The Marotte HS is currently being used in marine aquaculture operations in Fiji, Kiribati and Samoa to study small scale hydrodynamics at seaweed farming and fishing locations. Working for the Joint ACIAR (Australian centre for international agricultural research) and JCU (James cook university) diversification of Seaweed Industries in Pacific Island Countries project, marine Scientist Ian Tuart is training local fisheries staff and researchers in the use of the Marotte HS at multiple locations around extensive marine aquaculture seaweed farming sites and traditional seaweed fishery sites. The current speed and direction data collected by the Marotte HS has been logged continuously at some sites for more than 1.5 years. This data was used to determine the flow regime over the seaweed sites; giving greater understanding to the variation in seaweed growth which can empower seaweed farmers to better determine the potential for an aquaculture site or in the case of seaweed fisheries to have a better understanding as to why a seaweed fishery has large changes in production levels. Follow these links (MACRO - the Centre for Macroalgae Resources & Biotechnlogy, Diversification of seaweed industries in Pacific Island countries) for more detailed information.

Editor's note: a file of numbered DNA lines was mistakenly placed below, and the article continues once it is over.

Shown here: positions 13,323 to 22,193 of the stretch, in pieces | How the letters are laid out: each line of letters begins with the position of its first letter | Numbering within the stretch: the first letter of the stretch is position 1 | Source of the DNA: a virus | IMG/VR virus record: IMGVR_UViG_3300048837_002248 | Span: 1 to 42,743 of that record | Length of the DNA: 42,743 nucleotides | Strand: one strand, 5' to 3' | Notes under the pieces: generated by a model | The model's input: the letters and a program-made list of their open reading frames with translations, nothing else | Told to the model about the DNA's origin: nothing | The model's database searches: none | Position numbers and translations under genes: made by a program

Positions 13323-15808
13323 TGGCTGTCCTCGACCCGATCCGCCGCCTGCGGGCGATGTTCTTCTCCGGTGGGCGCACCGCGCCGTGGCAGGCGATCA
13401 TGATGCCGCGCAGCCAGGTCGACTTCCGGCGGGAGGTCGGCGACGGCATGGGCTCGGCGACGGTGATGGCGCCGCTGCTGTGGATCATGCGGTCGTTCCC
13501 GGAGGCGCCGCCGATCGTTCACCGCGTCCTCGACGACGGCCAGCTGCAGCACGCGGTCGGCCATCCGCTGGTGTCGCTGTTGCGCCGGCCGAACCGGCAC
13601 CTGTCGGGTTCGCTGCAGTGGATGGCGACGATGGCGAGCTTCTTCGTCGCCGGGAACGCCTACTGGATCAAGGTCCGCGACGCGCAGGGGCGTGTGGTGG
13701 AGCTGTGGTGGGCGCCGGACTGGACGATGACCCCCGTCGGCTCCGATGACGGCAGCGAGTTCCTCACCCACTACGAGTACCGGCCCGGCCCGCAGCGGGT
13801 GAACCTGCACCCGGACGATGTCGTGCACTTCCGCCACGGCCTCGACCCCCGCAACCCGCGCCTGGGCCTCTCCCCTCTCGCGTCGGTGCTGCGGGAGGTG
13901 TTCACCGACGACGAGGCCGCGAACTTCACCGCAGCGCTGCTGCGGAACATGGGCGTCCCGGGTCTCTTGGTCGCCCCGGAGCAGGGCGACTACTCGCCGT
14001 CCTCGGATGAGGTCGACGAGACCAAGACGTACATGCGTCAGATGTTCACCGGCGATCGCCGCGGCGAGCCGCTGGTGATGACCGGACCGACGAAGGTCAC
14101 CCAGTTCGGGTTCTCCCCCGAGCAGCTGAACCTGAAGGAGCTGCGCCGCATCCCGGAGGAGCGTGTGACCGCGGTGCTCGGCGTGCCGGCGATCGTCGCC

Environmental Monitoring of River Flows
Using costly oceanographic equipment for studies of small creeks and estuarine rivers can be particularly concerning to researchers and consultants on tight budgets. The high volume recreational traffic in these narrow waterways make it difficult to establish a secure mooring for a logging instrument.
Environmental consultants have used the Marotte HS as part of an environmental impact assessment for projects in the Solomon Islands. A re-purposed brake-drum mooring together with a single Marotte HS certainly presents a less risky alternative to traditional equipment in this environment.